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robertogreco : mid-centurymodern   3

How four Chinese American architects helped shape Los Angeles » Ventura County Star
"Norms Restaurants. Los Angeles International Airport. Cathay Bank. The Chinese United Methodist Church.

The L.A. landscape would look much different without four Chinese-Americans — Eugene Choy, Gilbert Leong, Helen Liu Fong and Gin Wong — whose work has shaped some of the city's architectural landmarks.

A new exhibit at the Chinese American Museum in Los Angeles examines their contributions. The show, "Breaking Ground: Chinese American Architects in Los Angeles (1945-1980)," includes original drawings, models and a series of photographs by the legendary Julius Shulman that firmly establish these four as modernist architectural visionaries."
ginwong  helenliufong  gilbertleong  eugenechoy  design  history  chinese-americans  mid-centurymodern  architecture  california  losangeles 
february 2012 by robertogreco
49 Classics of Mid-Century Design We Need Your Help Identifying - Alexis Madrigal - Life - The Atlantic
"Collectors covet mid-century design for a reason: The clean lines and bright colors of the 1950s are beautiful. But there was more to the era's design considerations. The burst of creative energy that followed World War II spurred consumption by creating an endless array of new products, and when those were in short supply, new forms (and colors) for old products. The production of beauty was placed in the service of consumerism and anti-communism.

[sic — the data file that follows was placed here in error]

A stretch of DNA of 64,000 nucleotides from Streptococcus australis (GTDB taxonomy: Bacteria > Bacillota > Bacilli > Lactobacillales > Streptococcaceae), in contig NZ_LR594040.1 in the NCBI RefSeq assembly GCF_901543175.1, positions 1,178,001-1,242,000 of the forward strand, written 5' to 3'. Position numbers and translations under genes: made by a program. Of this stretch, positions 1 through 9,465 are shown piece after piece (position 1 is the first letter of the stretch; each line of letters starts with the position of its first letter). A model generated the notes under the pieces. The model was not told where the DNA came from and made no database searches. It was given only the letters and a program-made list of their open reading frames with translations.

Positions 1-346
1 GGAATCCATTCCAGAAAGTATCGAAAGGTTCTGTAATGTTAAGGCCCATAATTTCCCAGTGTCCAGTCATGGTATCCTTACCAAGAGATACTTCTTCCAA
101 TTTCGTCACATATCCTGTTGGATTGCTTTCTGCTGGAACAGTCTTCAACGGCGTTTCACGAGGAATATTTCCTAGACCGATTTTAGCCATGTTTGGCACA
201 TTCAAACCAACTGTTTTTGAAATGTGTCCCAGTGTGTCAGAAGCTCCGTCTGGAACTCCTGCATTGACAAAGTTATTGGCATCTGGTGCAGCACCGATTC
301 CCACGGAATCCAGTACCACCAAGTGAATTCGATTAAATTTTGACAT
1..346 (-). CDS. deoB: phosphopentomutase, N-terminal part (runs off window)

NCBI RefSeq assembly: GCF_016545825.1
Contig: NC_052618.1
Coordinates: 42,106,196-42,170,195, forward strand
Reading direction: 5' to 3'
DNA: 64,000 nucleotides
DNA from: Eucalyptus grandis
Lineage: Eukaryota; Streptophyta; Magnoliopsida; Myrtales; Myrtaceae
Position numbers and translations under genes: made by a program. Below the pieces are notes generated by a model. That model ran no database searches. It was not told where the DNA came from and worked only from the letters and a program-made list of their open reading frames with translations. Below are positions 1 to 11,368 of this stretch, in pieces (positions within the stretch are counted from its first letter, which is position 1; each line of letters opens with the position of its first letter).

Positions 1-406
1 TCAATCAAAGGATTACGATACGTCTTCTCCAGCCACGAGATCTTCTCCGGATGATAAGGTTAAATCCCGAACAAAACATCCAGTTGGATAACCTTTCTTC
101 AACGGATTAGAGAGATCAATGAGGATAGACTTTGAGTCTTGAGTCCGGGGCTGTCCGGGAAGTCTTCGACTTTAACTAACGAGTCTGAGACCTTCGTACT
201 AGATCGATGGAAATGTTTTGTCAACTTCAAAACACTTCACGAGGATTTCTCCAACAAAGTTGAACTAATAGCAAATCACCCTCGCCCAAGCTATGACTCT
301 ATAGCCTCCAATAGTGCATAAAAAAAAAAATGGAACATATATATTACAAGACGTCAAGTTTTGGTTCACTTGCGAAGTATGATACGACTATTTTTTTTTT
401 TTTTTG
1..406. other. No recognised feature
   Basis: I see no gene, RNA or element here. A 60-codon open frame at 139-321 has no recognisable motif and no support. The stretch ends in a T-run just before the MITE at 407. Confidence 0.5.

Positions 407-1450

American Look showcases this design-industrial complex of ideas in beautiful Technicolor. Created in 1958 by the Jam Handy Organization, a large commercial filmmaking concern, with funding from Chevrolet, the 23-minute film surveys the landscape of late-50s aspirational life from interior dining sets to new work machines to speed boats. Taken together, the objects in the film paint a portrait of the variety of things that only American capitalism could deliver."
design  video  film  documentary  alexismadrigal  modernism  furniture  industrialdesign  2011  consumerism  us  mid-centurymodern 
june 2011 by robertogreco
MAS Context
"Francine Stock, president of DOCOMOMO US/Louisiana, writes about the current situation of the mid-century public schools in the city. Either demolished or in danger of demolition, these structures represent a type of type of architecture that was forward thinking and innovative in the way they were built and used by the public. The process to discuss their future when they become obsolete has failed to provide a fair space to listen to new options. Can we establish another way of approaching this problem?"
architecture  nola  design  masstudio  mascontext  schools  schooldesign  mid-centurymodern  modernism  modern  francinestock  neworleans 
april 2011 by robertogreco

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